YOUNGSTOWN — It’s been said that you have a lifetime to write your first novel, and about year to write your second.
For local author Chris Barzak, this wasn’t an issue. His latest novel, “The Love We Share Without Knowing” is set to hit stands today — almost 15 months after his first novel, “One For Sorrow.”
“The Love We Share Without Knowing,” released by Bantam Books, is a collection of short stories based on Japanese natives, visitors and supernatural beings. Barzak taught English in Japan from 2004 and 2006, and his experiences help create a life like quality to the novel.
While living in Japan, Barzak says he tried to experience all the country had to offer. He had the privilege of exploring a lot of the country and its respective societies. “The Love We Share Without Knowing” meshes lives of people from rural and metro societies and shows how one person affects the lives of many without realizing it.
Barzak began writing about one month after he arrived in the small, rural town of Ami, which is about an hour north of Tokyo. At first, he was writing short, fictional pieces. Later, he realized he unconsciously connected the characters, creating a larger-than-life picture of how he perceived the situations around him.
The short stories are inter-connected, each one picking up indirectly where another left off. His beautiful use of words and descriptions paint vivid pictures of both wonderful and devastating images. Barzak meticulously addresses taboo issues in Japanese culture, such as suicide and homosexuality. Amid fairy tale references and unlikely circumstances, Barzak lifts the proverbial veil and brings these subjects to light in thoughtful and emotional ways.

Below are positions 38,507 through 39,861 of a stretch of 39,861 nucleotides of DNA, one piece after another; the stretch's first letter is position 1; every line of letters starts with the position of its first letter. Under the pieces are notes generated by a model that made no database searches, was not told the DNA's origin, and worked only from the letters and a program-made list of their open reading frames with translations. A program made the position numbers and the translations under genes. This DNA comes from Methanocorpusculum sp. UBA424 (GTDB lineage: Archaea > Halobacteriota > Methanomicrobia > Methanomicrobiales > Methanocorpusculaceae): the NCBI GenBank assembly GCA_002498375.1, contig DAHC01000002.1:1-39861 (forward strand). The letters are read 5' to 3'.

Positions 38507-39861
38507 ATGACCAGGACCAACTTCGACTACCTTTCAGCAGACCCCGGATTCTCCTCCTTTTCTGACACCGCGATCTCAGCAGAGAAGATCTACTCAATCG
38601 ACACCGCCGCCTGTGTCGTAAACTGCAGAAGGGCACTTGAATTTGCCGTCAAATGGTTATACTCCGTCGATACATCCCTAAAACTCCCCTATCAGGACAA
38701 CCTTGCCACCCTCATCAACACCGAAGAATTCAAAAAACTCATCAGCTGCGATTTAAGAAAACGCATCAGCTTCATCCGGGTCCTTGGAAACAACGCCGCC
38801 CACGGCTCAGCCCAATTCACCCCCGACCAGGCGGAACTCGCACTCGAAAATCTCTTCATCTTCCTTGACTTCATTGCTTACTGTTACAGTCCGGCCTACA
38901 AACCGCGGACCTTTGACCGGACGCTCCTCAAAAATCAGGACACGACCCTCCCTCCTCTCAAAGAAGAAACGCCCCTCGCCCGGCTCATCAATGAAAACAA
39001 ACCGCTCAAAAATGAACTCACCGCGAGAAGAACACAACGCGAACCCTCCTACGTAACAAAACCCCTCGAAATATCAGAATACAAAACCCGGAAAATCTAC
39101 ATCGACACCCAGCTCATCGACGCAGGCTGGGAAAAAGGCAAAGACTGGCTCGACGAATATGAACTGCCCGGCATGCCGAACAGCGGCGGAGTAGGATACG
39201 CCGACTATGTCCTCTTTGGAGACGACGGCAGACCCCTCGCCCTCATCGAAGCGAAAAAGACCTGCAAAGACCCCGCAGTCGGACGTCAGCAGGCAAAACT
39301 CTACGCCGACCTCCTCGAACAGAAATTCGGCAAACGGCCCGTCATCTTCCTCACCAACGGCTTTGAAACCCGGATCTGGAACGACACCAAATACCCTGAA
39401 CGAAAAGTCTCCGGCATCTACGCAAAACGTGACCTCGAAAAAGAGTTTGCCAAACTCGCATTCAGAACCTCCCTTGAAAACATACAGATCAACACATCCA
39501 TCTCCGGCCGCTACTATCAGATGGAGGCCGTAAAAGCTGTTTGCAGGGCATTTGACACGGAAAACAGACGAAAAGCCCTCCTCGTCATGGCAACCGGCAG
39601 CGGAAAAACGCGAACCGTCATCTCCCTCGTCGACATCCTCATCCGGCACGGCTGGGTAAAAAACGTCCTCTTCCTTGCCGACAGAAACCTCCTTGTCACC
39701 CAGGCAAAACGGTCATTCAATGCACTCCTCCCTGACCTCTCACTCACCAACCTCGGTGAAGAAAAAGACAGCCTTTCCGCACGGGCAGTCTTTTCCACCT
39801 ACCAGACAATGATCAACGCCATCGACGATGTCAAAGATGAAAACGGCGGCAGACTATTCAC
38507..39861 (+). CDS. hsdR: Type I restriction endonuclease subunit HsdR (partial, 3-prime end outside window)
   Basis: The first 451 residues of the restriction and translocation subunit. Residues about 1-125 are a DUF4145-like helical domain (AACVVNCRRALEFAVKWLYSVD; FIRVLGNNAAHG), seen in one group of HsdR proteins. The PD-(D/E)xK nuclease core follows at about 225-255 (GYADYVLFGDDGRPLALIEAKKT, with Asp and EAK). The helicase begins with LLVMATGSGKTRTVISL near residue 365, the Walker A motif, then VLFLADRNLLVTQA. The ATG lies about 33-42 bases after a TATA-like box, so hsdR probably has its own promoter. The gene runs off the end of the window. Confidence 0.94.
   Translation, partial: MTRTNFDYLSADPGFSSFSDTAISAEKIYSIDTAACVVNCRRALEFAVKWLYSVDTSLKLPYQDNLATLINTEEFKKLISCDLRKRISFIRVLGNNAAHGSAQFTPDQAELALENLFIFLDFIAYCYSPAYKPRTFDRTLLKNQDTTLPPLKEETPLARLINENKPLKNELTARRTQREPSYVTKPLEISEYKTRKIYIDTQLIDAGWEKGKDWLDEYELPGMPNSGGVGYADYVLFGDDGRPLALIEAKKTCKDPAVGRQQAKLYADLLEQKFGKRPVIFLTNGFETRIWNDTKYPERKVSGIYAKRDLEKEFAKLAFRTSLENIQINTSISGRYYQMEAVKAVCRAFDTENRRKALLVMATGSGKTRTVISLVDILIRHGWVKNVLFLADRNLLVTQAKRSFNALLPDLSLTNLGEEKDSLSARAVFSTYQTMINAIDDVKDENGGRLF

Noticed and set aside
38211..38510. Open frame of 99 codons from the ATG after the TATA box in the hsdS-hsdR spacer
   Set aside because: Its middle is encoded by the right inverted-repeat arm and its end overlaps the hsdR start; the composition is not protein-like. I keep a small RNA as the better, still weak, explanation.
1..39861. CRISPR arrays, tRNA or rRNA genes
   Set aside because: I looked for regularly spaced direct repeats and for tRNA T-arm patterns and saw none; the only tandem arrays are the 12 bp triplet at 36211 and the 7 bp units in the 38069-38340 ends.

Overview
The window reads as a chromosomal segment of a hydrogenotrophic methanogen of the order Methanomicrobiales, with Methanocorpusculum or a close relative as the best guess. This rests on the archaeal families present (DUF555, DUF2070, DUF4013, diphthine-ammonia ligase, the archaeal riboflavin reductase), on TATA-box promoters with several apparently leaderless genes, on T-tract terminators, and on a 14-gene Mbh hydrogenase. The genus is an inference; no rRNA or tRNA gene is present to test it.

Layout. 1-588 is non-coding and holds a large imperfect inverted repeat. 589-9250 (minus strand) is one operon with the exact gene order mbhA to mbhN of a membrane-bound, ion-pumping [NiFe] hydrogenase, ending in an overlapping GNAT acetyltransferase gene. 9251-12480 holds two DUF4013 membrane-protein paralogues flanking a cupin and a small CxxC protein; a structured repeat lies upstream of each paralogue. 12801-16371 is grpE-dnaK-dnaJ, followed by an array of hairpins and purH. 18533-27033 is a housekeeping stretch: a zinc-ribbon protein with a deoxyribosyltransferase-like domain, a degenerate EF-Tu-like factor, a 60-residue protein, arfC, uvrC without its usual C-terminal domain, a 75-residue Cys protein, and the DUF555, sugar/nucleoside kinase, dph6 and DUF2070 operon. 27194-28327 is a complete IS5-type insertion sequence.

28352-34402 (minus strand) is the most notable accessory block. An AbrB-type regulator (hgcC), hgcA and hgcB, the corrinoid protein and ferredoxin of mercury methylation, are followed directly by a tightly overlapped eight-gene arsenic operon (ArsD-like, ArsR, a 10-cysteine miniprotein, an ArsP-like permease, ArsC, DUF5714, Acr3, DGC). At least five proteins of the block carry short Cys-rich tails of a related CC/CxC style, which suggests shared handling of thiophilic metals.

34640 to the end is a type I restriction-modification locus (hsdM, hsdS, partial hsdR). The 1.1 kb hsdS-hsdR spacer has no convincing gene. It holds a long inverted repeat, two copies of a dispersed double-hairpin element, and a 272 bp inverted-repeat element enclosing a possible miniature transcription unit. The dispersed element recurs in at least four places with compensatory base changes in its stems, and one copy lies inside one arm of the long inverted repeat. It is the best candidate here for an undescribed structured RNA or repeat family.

Near the beginning of the novel, four friends create a suicide pact. Barzak says in America, people tend to commit suicide on their own, suicide groups have been a trend in Japanese culture.
“[Suicide groups] are very real in Japanese society,” Barzak said. “It’s built into culture. If they’ve been shamed or dishonored, it’s honorable to take their life.”
Barzak also takes readers through the eyes of a blind man, the solitude of an American teenager and the loneliness of a young fox living in a girl’s body. Barzak delicatly shows struggles of abandonment and solutions to finding acceptance in one’s skin.
The central theme of this novel seems to be love. Whether it be love for a partner, a friend, a family or oneself, Barzak stresses how love is one element that cannot be brushed to the side. He shows how different beings can live their lives, or go through the motions, and share a love without knowing.
The Oakland Center for the Arts will host Barzak’s book launch Saturday from 7 to 10 p.m. The evening will include readings, a book signing and refreshments. Representatives from Barnes & Noble will be selling copies of the book. The Artists of the Mahoning Commons will display their creations inspired by the novel.
Barzak will also have book signings at Borders in Niles on Dec. 6 and Barnes & Noble in Boardman on Dec. 10.